There are several groups of medications which are used to treat adult Still's disease. The type of medication you take will depend on your symptoms, the severity of your disease, and any side effects you may experience. These groups of medications include5:
  • Non-steroidal anti-inflammatory drugs (NSAIDs), such as ibuprofen (for example Advil® or Motrin IB®), naproxen (or Naprosyn®), diclofenac (or Voltaren® and Arthrotec®). These drugs are often used to control mild symptoms.
  • Corticosteroids, such as prednisone may be used to control high fever spikes, severe joint swelling and pain, and complications with internal organs.
  • Methotrexate, a disease-modifying anti-rheumatic drug (DMARD), is often used in the treatment of adult Still's disease.
  • Biologic response modifiers, including anakinra (Kineret®), infliximab (Remicade®, Avsola®, Inflectra®, Renflexis®, Remsima®) and etanercept (Enbrel®, Brenzys®, Erelzi®), have been used with success in a number of patients.
The best way to avoid joint replacement is to develop a personalized plan with a rheumatologist. It is very important for people living with adult Still's disease to keep to their medication regime and health promoting behaviours, as minimizing inflammation is key to preventing joint destruction. If joint damage progresses, surgery may be required.


Keeping active is important for your joints. Exercise is also good for improving mood and reducing fatigue. Though you may not feel like you have the energy to exercise, doing a small amount can make a big difference. Start with a daily walk around the block or 10 squats during commercial break and gradually increase the amount you do. Remember to choose an activity that you enjoy doing. If motivation is low, join a local fitness class and call up a friend. Always plan for a variety of back ups in case life gets in the way.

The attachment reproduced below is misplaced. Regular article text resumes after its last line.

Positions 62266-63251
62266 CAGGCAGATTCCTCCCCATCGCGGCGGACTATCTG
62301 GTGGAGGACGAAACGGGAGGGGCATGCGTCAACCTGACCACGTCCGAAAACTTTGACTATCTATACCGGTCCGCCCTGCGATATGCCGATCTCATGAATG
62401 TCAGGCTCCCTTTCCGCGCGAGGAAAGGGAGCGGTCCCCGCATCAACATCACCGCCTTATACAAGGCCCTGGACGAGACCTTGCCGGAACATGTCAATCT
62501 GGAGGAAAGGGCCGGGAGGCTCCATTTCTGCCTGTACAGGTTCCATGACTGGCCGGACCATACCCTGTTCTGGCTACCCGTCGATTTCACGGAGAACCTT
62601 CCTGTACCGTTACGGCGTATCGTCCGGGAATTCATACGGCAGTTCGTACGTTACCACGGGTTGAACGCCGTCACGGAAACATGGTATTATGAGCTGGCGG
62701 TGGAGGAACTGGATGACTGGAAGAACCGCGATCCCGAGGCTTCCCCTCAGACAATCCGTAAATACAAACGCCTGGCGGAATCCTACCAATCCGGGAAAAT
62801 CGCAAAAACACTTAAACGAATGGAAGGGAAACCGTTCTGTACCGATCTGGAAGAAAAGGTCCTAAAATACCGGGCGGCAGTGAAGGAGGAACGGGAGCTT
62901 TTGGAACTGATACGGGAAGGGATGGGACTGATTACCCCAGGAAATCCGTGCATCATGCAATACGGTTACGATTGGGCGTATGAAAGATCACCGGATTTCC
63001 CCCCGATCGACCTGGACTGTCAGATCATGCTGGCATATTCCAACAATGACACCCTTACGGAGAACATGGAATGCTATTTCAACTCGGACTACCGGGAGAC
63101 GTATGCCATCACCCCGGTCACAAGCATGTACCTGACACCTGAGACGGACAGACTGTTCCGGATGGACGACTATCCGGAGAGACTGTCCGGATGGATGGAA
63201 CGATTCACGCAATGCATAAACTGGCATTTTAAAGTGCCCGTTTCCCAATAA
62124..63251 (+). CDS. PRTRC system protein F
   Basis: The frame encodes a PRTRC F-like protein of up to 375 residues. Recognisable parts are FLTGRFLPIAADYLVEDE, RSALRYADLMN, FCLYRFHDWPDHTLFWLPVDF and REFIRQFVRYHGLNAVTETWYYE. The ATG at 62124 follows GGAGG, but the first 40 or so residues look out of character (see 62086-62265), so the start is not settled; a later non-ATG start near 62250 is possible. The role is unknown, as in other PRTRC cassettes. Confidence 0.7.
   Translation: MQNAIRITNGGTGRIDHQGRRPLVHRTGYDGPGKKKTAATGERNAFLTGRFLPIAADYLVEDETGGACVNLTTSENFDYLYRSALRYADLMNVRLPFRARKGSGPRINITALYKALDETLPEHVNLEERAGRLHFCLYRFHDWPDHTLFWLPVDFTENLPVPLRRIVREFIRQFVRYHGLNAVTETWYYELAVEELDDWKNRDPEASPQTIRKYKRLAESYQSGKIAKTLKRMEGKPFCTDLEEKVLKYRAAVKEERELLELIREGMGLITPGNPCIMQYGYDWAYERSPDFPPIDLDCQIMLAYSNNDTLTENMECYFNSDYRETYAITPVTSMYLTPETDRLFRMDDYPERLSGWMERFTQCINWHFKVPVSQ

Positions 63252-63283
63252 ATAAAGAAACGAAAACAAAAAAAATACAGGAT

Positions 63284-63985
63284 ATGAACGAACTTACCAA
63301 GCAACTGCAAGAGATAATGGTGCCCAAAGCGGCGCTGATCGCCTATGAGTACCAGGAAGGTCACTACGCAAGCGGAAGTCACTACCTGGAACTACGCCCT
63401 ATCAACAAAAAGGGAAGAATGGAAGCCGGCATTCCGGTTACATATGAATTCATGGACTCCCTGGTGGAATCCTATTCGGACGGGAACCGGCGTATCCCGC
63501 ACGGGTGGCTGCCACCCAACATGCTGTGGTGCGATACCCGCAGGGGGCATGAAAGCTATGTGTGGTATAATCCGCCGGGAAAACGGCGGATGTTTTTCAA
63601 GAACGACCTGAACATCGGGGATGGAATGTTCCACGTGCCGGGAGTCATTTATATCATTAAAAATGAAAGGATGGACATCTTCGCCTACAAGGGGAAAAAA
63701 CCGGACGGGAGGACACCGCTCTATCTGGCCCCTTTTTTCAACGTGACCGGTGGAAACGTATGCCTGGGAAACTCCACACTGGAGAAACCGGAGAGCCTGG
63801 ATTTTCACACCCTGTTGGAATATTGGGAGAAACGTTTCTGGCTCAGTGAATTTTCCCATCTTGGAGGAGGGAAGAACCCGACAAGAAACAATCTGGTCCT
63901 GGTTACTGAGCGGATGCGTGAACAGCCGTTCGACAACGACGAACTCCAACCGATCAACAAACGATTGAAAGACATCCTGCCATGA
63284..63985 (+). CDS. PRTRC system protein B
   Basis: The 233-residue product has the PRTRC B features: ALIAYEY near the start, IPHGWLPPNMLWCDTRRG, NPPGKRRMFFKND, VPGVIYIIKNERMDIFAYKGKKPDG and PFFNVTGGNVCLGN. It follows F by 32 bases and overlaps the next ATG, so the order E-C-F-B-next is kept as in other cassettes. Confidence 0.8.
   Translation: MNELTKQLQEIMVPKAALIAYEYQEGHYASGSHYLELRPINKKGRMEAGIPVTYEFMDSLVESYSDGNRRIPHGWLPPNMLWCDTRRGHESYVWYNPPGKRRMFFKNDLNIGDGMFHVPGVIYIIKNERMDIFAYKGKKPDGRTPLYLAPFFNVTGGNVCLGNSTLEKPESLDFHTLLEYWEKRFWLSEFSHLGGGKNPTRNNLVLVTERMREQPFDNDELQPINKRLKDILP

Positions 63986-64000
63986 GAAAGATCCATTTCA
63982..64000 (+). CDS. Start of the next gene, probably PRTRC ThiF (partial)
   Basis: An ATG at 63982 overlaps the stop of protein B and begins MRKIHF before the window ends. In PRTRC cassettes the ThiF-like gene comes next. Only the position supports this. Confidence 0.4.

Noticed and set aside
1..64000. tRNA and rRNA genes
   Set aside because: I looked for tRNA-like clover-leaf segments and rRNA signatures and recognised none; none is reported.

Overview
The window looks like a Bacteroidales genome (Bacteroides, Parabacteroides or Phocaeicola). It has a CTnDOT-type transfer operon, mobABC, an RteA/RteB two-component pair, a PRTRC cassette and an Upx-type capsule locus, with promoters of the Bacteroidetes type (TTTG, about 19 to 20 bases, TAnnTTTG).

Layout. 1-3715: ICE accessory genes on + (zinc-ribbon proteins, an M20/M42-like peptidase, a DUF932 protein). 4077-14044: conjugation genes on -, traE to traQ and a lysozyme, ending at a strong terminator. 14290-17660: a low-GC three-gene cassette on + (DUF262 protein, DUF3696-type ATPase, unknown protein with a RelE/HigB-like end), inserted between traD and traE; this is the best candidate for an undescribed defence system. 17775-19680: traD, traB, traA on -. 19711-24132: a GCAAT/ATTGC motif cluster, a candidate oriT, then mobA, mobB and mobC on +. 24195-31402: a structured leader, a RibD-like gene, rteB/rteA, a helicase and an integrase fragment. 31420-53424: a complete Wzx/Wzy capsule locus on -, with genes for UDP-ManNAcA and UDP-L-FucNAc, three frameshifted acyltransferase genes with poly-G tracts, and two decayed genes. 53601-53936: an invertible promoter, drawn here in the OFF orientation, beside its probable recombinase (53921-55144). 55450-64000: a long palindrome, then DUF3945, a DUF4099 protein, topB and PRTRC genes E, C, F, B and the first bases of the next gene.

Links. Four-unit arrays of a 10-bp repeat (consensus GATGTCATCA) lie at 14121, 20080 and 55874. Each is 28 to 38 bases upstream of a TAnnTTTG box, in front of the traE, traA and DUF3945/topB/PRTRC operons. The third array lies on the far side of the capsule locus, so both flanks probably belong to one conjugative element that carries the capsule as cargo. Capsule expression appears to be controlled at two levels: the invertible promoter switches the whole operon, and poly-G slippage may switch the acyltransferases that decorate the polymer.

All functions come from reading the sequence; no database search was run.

Joint protection and pacing6

Fatigue is a common symptom of adult Still's disease. Learning to protect joints and pace activities can be helpful. When possible, try not to over work the joints, take breaks often and avoid movements that cause discomfort. Changing position and stretching regularly may also be helpful. However, these strategies do require some intentional planning. An occupational therapist or physical therapist may also be able to provide tailored guidance and support.

Key take-aways

  • Be aware of the warning signs of Adult Still's Disease. Speak to your doctor if you experience high fevers, inflammation of the joints, and a salmon-coloured rash on the skin.
  • The type of medication you take will depend on your symptoms, the severity of your disease, and any side effects you may experience.
  • Minimizing inflammation is key to preventing joint destruction.
  • Learning to protect joints and pace activities can be helpful in managing adult Still’s disease.
1Clinical manifestations and diagnosis of adult-onset Still’s disease
2Nigrovic et al. (2018) Genetics and the classification of arthritis in adults and children. 2018;70(1):7. doi:10.1002/ART.40350
3Magadur- et al (1995). Epidemiology of adult Still’s disease: Estimate of the incidence by a retrospective study in West France. doi:10.1136/ard.54.7.587
4Adult-Onset Still’s Disease - NORD (National Organization for Rare Disorders).
5Jamilloux et al. (2014). Treatment of adult-onset still’s disease: A review. doi:10.2147/TCRM.S64951
6Versus Arthritis